You’ve gotta love Nordstrom customer service. They are willing to tackle any market no matter how niche.
I know just how great Nordstrom customer service is because one of my first jobs after graduating from college was at Nordstrom in downtown San Francisco. One time I was scolded (very discretely, of course) by the general manager for directing a customer to the Customer Service department rather than personally walking her there.
I worked in the young men’s department, but it was well-known that if you really wanted to pull in some serious cash at Nordie’s, the place to work was the Women’s Shoes department. Nordstrom pays their sales representatives on commission (yet another reason I never made any money: I am a terrible salesman) and Women’s Shoes has a loyal customer base and a high price point.
Given all that, I was surprised to see a page on the Nordstrom website for the ‘Jesuit’ Peep Toe Leather Pump. I mean, talk about going for the wrong market. With our vow of poverty and our -ahem- unique fashion sense1, I can’t see this being a successful product. But, we strive to reach out to the margins and give everything a chance. AMDG! So if you want to know how that turned out, I submit the following 1-star product review:
“As a Jesuit, I’ve been looking for years for just the right shoe for my day-to-day ministry, a shoe for the magis. I spend a lot of time on my feet, like standing at the altar with occasional genuflecting2, and I need a shoe that looks smart and professional whether under my ankle-length alb, or under my desk during my hours of theological study.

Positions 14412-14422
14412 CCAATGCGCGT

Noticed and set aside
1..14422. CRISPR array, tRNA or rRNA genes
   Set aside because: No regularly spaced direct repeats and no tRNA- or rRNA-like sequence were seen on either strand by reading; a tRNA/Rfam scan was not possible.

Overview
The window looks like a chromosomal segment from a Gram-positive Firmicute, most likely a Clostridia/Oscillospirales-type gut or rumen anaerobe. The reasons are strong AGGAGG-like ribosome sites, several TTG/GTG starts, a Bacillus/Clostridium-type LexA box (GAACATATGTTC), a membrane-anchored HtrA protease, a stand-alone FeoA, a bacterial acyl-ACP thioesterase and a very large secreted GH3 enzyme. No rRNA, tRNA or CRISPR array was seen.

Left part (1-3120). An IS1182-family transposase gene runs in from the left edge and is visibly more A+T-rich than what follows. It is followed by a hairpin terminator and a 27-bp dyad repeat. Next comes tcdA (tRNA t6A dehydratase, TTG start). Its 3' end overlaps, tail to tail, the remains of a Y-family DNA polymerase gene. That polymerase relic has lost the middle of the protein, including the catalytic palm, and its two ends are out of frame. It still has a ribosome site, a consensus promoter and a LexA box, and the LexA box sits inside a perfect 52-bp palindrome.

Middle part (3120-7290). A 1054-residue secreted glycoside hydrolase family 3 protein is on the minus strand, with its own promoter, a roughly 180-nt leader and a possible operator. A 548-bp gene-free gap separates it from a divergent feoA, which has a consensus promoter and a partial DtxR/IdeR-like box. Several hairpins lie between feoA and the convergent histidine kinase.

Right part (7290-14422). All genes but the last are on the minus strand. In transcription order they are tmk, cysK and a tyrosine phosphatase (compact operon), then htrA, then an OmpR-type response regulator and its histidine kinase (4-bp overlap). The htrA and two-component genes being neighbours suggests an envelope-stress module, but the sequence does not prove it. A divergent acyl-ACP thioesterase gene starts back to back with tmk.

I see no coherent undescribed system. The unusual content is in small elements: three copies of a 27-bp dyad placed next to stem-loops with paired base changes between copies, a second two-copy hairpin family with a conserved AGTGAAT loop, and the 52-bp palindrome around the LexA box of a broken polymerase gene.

So you can imagine how thrilled I was to come across the ‘Jesuit’ Peep Toe Leather Pump. At last, I thought, footwear made for the greater glory of God!
Well, suffice it to say, I don’t think the designers of this shoe really thought it through. For one thing, with our vow of poverty pedicures are just out of the question. Thus I gave Mrs. McMurphy quite a fright with my large, hairy toes when I stopped by to bring her communion, rendering the peep toe a hindrance rather than a help. Furthermore, I don’t know if the designers even tried genuflecting in a pump, but I found myself with a wicked charlie horse in the one leg.
Finally, and I think we have to be honest, silver just isn’t an appropriate liturgical color. Ever. Gold, maybe, but never silver.
I suppose this shoe might work for someone3 but I really think they goofed in marketing this one to Jesuits.”
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